Gigabyte GA-Z77X-UP5 TH
Gigabyte’s exclusive feature for today’s round-up is a dual-port Thunderbolt controller, which also supports two monitors as long as the DVI-D connector is empty. Of course, it also supports two chains of storage devices or whatever else affluent enthusiasts connect to the PCI Express-based external interface. Anyone who would rather hold off on $40 cables might be just as happy with the Z77X-UP5 TH’s selection of four back-panel USB 3.0 ports, HDMI, DVI, and VGA outputs.
We’re still trying to wrap our heads around the presence of VGA output on high-end boards. It's a little easier to explain the lack of two gigabit Ethernet controllers by the fact that Intel's Thunderbolt controller eats half of the Z77 Platform Controller Hub's PCIe 2.0 lanes. In the face of a lot less PCI Express connectivity, Gigabyte's engineers were forced to put all three PCIe x1 slots on a four-lane PLX bridge.
Gigabyte certainly didn’t want to give up any bandwidth for discrete graphics cards, though we probably would have tolerated an 8732 bridge in exchange for more PCIe performance elsewhere. As it is, anyone who wants to populate the bottom x16 slot will find that doing so knocks the board into x8/x4/x4 mode. Don't even bother if you're trying to upgrade a machine with a Sandy Bridge-based CPU; you need an Ivy Bridge-based chip to support that kind of lane division.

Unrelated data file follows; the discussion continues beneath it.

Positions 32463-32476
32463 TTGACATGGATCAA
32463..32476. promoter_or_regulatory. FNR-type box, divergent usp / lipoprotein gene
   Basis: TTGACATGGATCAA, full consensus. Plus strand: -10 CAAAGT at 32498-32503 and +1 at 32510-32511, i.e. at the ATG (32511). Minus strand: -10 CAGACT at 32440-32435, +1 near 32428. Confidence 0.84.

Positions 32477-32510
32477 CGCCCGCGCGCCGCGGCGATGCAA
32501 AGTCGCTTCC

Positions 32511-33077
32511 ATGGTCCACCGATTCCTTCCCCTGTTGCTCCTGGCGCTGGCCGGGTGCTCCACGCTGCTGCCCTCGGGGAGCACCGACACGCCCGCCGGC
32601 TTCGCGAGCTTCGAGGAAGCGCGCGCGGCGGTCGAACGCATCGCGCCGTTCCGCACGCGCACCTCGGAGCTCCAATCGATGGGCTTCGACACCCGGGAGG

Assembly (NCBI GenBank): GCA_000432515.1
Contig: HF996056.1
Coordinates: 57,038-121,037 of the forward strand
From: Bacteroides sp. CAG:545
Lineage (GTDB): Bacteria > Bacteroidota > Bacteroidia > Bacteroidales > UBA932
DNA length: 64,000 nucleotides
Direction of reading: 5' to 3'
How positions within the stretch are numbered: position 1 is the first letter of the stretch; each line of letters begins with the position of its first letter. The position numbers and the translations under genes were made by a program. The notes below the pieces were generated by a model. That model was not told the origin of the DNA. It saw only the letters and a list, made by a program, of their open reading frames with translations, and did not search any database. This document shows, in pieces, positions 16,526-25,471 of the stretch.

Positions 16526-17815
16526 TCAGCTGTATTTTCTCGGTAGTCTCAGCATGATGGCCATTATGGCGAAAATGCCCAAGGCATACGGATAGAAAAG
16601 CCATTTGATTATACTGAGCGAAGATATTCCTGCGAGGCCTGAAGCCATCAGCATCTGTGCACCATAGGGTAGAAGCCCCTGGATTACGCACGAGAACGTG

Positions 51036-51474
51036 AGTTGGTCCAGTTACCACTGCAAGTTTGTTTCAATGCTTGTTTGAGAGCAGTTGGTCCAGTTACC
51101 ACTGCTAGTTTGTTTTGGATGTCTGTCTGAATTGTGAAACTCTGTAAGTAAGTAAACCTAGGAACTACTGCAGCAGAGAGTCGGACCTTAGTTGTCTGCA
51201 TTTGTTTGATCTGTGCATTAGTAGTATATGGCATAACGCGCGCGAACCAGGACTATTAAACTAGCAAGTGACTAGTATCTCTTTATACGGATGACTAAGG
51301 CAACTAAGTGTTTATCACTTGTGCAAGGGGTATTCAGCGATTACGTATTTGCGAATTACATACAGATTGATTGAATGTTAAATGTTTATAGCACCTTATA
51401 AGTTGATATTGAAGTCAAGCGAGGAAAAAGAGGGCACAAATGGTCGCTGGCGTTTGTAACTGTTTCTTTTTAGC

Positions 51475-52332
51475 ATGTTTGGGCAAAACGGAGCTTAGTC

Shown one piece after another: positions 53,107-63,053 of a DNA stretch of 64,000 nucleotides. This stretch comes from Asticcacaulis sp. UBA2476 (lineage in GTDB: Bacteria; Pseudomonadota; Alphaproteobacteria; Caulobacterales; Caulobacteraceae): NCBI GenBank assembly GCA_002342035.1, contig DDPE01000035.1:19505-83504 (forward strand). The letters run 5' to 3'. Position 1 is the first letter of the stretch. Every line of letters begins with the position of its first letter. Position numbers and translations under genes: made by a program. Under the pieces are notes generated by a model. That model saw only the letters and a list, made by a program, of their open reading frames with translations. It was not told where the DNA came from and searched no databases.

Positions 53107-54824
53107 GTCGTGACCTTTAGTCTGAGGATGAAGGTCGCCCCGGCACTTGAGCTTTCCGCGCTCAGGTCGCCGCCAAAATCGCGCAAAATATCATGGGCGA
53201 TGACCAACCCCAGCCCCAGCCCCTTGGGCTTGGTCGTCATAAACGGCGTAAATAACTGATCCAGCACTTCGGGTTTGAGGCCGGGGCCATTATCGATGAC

With those limitations in mind, PLX Technology's 8732 PCI Express switch looks like it would have been a better move for Gigabyte. And using it would have given the company's designers a lot more flexibility in choosing PCIe x1-based features.
The Z77X-UP5 TH’s layout is good overall, with one of its two USB 3.0 internal headers found above the top graphics card slot where it won’t block anything. The top and middle PCIe x16 slots are also separated by three spaces to assist GPU cooling, and the Port 80 diagnostics display is located by the memory slots where it can’t get blocked by a processor or graphics card heat sink.
On the other hand, the second USB 3.0 internal header is found below the bottom graphics slot, and using it would prevent the insertion of most performance-oriented graphics cards. A SATA 6Gb/s connector placed along the bottom edge seems even more wasteful in light of the fact that mSATA is shared with one of the more conveniently-located forward-facing ports.
Most builders don’t use the top PCIe x1 slot, but Gigabyte gives them a good reason to with its Wi-Fi/Bluetooth card. The Wi-Fi side is PCIe, while the Bluetooth radio unfortunately requires connecting an internal cable to one of the Z77X-UP5 TH’s front-panel USB 2.0 headers.
The Z77X-UP5 TH includes a very nice-looking USB 3.0-to-3.5” external bay adapter, six SATA cables, the Wi-Fi/Bluetooth card with dual antennas, a USB 2.0 link cable for the Bluetooth controller, and a single Nvidia SLI bridge.